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Why I choose to be involved
"...I do not propose to write an ode to dejection, but to brag as lustily as chanticleer in the morning, standing on his roost, if only to wake my neighbors up."
--Henry David Thoreau, Walden

Like Thoreau, I love the simple life. But while he  left a bustling city to move to the woods, I have taken the opposite route. I have given up life in a tiny town on the edge of the Canadian boreal forest for work that takes me to luxury-loving Monaco, the most densely populated nation in the world. Thoreau spent two years, two months and two days at Walden. I'm giving myself at least three years for this experiment.
--Celia Sankar


Why I choose to be involved
 

As the car pulled into the driveway of the well-manicured grounds of the Herbert Hoover Presidential Library and Museum in West Branch, Iowa, I could feel my spirit sink.

My hostess, Irene, an Iowan in her sixties who had kindly offered to take me sightseeing that hot Saturday in the summer of 1996, spoke excitedly about what we would see on this stop. At age 26, I couldn't muster the same glee about visiting a monument to a long gone American president about whom I knew nothing. So I put on my most convincing smile while I sighed inside. At least the place might be air-conditioned, I consoled myself. 

I had come to Iowa thanks to an exchange program between the journalism department at my university in London and that of the University of Iowa. I didn't think it then, but looking back on myself now, I can see I had all the hubris of a university student, that unfortunate creature who in the process of “becoming” is filled with unmerited pride in what he or she imagines a degree would make him or her. For me that malady was doubly magnified, because not only was I working on my Master's, but I had begun the first draft of the novel I was sure would launch me as the Dickens of our era.

My free time on the prairies had been consumed in plodding forward on this tome that I hoped would bring me both fame and immense fortune. Outside of that, my recreation consisted of leisurely walks along the Iowa River to find a spot where I could lay in the grass and listen to the birds or look at the students sculling by. So when Irene, an Iowa City resident who helped the university welcome foreign students, offered to take me sightseeing, I gladly went along.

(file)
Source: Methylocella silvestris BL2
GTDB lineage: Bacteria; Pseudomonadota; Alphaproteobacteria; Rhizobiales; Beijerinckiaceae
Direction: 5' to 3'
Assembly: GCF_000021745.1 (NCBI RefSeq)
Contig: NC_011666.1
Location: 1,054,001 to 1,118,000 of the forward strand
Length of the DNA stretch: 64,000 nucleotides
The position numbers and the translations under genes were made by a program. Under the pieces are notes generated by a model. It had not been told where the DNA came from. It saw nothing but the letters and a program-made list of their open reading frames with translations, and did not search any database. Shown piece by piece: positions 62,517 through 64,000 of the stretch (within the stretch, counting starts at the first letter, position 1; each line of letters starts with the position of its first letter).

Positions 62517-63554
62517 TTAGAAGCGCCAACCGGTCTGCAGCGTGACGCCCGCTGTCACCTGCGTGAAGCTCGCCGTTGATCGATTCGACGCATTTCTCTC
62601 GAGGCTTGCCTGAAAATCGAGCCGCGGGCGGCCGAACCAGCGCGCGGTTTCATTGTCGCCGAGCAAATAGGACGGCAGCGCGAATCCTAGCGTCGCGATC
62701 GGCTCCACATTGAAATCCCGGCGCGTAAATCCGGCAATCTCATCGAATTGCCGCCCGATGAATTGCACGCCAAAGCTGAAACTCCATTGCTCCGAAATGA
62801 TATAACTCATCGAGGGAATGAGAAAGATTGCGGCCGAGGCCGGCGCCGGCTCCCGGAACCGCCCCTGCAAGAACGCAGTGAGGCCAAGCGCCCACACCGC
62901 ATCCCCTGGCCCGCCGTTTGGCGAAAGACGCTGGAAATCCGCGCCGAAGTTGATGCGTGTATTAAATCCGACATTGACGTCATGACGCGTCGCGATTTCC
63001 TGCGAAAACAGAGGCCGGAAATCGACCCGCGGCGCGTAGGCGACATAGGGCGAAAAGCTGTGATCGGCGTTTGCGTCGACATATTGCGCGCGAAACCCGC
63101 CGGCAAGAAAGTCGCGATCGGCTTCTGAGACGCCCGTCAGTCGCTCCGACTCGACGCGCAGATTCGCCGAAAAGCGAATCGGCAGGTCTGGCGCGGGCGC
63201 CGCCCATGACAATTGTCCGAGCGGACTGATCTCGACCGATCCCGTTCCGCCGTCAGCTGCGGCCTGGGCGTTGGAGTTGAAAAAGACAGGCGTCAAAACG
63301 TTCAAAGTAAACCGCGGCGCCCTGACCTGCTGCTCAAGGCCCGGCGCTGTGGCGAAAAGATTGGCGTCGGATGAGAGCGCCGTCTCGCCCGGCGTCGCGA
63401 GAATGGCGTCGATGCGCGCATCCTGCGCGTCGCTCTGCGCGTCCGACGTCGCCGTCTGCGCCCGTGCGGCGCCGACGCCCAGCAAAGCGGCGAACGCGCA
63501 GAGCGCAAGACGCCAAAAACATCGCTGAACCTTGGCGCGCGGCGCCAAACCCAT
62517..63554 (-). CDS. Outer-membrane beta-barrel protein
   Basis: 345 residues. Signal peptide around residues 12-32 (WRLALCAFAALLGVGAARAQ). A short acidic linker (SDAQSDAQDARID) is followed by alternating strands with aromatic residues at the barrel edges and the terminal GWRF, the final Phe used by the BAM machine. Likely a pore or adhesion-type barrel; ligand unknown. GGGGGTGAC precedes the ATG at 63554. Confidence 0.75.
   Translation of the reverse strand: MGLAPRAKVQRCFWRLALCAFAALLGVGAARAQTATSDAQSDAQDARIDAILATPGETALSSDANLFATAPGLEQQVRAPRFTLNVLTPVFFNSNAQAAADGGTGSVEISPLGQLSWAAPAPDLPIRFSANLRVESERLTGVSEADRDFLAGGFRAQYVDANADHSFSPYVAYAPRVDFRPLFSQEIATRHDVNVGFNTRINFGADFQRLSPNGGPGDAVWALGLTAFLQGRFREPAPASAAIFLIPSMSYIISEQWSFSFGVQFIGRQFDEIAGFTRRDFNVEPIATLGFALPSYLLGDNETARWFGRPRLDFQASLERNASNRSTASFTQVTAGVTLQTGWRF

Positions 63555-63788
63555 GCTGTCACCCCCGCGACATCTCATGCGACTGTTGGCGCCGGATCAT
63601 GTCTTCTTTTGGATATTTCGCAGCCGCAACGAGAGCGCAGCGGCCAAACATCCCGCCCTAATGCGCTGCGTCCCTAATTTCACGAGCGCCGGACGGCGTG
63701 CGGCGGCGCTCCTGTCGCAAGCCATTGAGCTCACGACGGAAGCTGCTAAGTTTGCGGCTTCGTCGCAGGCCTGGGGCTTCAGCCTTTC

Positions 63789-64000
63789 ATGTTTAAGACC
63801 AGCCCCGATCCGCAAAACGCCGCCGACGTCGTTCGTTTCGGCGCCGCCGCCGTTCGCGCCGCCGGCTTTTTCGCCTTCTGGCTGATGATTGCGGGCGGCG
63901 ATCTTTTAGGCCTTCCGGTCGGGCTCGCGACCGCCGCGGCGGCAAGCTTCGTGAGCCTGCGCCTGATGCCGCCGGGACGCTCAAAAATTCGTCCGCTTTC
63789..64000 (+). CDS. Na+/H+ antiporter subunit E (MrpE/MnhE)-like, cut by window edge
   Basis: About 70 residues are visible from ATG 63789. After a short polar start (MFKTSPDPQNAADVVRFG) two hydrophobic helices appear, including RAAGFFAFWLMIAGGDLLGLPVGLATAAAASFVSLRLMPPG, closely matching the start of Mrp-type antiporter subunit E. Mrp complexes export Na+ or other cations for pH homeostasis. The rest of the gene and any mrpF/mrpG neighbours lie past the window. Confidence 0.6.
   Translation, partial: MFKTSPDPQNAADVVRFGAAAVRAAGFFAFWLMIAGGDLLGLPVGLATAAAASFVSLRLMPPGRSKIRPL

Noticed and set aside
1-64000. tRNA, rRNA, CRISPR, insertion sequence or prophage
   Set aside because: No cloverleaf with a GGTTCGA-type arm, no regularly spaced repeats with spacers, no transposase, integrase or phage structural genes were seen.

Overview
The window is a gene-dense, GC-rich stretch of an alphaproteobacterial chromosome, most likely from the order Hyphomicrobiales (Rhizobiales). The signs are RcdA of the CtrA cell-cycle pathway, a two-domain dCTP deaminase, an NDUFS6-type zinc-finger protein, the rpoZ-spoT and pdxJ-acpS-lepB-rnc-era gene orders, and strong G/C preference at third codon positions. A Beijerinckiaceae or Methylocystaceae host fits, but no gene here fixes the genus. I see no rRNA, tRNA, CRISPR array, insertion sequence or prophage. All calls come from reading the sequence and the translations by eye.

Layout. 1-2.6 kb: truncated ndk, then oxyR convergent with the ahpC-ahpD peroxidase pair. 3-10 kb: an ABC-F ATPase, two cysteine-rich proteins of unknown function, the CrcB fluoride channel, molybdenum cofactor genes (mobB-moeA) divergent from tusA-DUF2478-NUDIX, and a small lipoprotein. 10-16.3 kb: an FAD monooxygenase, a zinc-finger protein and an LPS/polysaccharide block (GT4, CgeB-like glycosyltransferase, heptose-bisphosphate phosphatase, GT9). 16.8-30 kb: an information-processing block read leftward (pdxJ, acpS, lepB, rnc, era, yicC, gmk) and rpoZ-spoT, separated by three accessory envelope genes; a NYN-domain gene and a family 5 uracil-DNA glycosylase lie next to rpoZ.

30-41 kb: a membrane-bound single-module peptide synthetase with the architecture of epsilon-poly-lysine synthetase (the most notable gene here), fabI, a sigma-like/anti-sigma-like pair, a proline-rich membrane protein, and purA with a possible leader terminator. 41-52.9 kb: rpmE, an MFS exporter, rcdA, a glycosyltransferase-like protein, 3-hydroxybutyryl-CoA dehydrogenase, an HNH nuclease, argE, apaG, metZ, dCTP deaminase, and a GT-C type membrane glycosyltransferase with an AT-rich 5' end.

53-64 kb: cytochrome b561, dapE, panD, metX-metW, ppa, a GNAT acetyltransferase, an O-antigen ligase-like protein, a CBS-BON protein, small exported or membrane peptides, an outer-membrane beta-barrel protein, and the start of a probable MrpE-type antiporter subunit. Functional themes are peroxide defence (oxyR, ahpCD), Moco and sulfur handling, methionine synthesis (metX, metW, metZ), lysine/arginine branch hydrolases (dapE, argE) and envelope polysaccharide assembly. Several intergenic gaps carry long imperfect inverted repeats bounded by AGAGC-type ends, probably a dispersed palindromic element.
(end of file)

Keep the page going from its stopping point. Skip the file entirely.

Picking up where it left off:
Having grown up on a tiny, mountainous Caribbean island, I delighted in the car ride itself, seeing utter flatness for miles and miles and miles...and miles and miles. And our first stops were pleasant enough: lunch at a restaurant overlooking a waterwheel, then off to a cheese factory where we got free curds, and also to the Kalona and Amana colonies where the folk rode in horse-drawn buggies and women wore aprons and bonnets. Even with these simple pleasures, I was quite doubtful, about Irene's  judgment in promoting the Hoover Library and Museum as the high point of the day.

The appointed time came, and as we walked towards the house where Hoover was born, I listened more to the crunch of the gravel under our feet than I did Irene's boasts about Iowa's great leader. My thoughts wandered as I tried to figure out whether this fellow had anything to do with vacuum cleaners. 

Inside the house, the pendulum inside me began to swing. Walking around the place, I began to take interest in it. This tiny two-room board structure that housed young Hoover, his two siblings and his parents flooded me with memories of the three-room board house in which I had grown up with my own three siblings and parents. It was remarkable to see that a president of the great United States had lived in the same conditions my family had, and to hear that it was Hoover himself who sought to preserve this reminder of the humble circumstances into which he was born.

Whatever goodwill had been won in the house was quickly lost, though, as we entered the Museum. Here we faced the glass-cased collection of bric-a-brac I had dreaded, and which I associated with much yawning. Irene and the lady on duty at the Museum did their best to try to bring alive the displays with their personal commentary on Hoover's story: that long before entering politics, he became one of America's first millionaires as a mining engineer, and that he saved millions of Belgians from starvation by organizing famine relief efforts during World War I. But my mind was stuck on one thought: “Get me out of here. I need to be working on my bestseller.”